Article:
Act 1, Scene 1
Guilt, Death, and Suffering Theme Icon
Class Theme Icon
Antonio changes the subject as he sees Bosola, a former employee of the Cardinal and known murderer, entering the room. Antonio then describes Bosola as a man who satirizes... (full context)
Politics and Corruption Theme Icon
Guilt, Death, and Suffering Theme Icon
Religion and Sin Theme Icon
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Bosola tries to talk to the Cardinal, but the Cardinal is extremely dismissive. Bosola believes he deserves better treatment, as he was... (full context)
Politics and Corruption Theme Icon
Guilt, Death, and Suffering Theme Icon
Class Theme Icon
Antonio asks Bosola what happened in the conversation, to which Bosola replies that the Cardinal and his brother are like plum trees rich with fruit, but only fed on by... (full context)
Politics and Corruption Theme Icon
Guilt, Death, and Suffering Theme Icon
...have served seven years in the galleys for a “notorious murder,” supposedly ordered by the Cardinal. Antonio says that it’s unfortunate that the Cardinal is ignoring Bosola, because he has heard... (full context)
Act 1, Scene 2
Politics and Corruption Theme Icon
Love and Male Authority Theme Icon
Guilt, Death, and Suffering Theme Icon
Class Theme Icon
...steered back to the best qualities of horses, and to Antonio and his horsemanship. The Cardinal and Duchess then enter. (full context)
Politics and Corruption Theme Icon
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Once the Cardinal and Duchess enter, Antonio steps aside and begins quietly telling Delio about the character of... (full context)
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Love and Male Authority Theme Icon
Religion and Sin Theme Icon
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...Silvio announces that he is leaving for Milan, and everyone exits the stage but the Cardinal and Ferdinand. Once alone, the Cardinal tells Ferdinand to hire Bosola as a spy to... (full context)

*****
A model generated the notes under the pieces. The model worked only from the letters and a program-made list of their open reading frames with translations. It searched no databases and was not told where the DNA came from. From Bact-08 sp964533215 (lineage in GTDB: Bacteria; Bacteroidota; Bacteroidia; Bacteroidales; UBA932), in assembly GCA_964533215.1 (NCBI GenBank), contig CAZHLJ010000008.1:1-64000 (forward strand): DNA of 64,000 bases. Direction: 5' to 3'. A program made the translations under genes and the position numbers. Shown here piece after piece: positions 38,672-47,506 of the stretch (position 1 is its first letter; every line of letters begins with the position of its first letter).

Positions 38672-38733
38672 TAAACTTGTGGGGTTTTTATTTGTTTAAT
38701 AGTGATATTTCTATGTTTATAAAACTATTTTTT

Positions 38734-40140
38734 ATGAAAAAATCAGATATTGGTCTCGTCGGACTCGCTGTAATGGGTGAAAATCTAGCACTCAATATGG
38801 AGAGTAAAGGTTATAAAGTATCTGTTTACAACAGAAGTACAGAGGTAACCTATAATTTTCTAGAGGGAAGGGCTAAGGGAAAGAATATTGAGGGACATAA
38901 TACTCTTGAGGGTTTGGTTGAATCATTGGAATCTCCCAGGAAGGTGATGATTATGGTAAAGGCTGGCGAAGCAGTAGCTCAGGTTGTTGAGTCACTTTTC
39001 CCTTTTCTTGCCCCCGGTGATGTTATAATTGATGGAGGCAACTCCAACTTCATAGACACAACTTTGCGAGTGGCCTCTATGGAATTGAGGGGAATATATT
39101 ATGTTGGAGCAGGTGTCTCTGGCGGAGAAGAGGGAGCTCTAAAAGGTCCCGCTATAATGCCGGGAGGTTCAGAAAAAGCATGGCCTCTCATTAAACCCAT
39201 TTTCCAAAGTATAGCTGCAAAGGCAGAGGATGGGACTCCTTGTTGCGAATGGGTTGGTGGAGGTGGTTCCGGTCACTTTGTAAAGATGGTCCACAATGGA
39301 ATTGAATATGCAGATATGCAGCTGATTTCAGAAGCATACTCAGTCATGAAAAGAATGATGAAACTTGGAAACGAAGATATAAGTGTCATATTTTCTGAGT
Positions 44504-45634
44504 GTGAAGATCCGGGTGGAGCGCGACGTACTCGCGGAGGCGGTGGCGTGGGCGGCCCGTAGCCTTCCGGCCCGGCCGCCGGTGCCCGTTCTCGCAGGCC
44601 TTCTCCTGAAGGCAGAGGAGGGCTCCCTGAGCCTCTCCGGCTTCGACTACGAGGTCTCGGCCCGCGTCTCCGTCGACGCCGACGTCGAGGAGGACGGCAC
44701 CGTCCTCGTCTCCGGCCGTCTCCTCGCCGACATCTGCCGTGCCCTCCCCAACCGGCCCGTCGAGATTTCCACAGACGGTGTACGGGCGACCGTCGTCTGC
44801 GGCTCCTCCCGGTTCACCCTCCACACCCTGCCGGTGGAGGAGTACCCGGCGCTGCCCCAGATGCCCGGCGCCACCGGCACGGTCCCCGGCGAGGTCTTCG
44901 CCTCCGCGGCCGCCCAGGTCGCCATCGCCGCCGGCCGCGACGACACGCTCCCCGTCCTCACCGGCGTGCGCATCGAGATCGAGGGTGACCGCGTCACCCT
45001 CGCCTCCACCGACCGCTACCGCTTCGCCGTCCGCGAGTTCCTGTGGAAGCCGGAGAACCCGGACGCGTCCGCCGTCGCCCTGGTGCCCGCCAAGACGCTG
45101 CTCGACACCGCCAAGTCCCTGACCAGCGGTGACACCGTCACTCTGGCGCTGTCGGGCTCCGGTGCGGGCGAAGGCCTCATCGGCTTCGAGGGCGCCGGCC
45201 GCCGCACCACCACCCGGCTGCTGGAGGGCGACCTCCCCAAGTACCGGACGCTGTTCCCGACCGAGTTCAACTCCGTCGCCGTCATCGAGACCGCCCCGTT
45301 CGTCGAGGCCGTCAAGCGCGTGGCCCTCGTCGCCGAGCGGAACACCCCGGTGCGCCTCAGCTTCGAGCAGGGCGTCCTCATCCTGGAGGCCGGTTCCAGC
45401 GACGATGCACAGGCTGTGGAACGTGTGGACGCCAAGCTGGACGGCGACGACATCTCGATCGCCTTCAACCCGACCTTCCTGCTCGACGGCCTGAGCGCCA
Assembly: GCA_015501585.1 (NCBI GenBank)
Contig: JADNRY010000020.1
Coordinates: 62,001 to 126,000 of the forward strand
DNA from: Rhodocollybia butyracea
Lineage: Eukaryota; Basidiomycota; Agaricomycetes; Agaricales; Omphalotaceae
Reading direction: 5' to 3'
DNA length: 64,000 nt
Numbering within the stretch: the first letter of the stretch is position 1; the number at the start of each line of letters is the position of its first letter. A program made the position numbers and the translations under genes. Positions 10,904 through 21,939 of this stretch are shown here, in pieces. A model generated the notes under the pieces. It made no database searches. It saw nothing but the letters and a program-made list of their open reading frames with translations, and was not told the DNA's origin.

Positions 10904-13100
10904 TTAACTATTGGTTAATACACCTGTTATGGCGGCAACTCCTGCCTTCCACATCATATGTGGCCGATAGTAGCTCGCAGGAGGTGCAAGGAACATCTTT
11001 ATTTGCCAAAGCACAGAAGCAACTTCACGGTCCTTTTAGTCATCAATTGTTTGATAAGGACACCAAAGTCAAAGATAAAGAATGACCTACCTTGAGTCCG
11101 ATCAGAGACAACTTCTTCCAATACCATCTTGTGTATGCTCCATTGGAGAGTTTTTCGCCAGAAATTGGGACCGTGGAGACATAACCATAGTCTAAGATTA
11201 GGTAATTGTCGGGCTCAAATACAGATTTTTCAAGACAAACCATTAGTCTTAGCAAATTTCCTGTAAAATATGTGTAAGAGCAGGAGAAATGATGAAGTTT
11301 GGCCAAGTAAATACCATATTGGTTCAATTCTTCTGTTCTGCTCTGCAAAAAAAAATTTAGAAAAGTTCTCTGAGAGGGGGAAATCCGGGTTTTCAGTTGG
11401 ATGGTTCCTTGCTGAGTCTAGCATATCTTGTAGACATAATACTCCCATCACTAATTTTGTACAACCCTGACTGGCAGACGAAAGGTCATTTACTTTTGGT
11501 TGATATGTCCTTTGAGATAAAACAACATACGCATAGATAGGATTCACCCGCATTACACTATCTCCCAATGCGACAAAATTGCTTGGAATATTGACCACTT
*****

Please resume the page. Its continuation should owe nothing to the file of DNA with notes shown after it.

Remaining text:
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Guilt, Death, and Suffering Theme Icon
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Bosola asks Ferdinand why the Cardinal is avoiding him. Ferdinand replies that it’s possibly because the Cardinal suspects Bosola of some... (full context)
Act 1, Scene 3
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Love and Male Authority Theme Icon
Guilt, Death, and Suffering Theme Icon
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The Cardinal, the Duchess, and the Duchess’s hand-maiden Cariola enter and join Ferdinand. The Cardinal informs the... (full context)
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Guilt, Death, and Suffering Theme Icon
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The Duchess concedes that she’ll never marry again, but the Cardinal and Ferdinand continue telling her not to. The Cardinal says most widows promise not to... (full context)
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The Cardinal continues that the Duchess might want to get married privately or in secret, and Ferdinand... (full context)
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...for his service as her steward with a kiss. Antonio is worried about how the Cardinal and Ferdinand will react, but the Duchess reassures him that he should not think of... (full context)
Act 2, Scene 3
Politics and Corruption Theme Icon
Love and Male Authority Theme Icon
Guilt, Death, and Suffering Theme Icon
...he decides to have Castruccio carry the horoscope in a letter to Ferdinand and the Cardinal. (full context)
Act 2, Scene 4
Politics and Corruption Theme Icon
Love and Male Authority Theme Icon
Religion and Sin Theme Icon
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This scene takes place in Rome and begins with the Cardinal and his mistress Julia entering. The Cardinal asks Julia what excuse she made up to... (full context)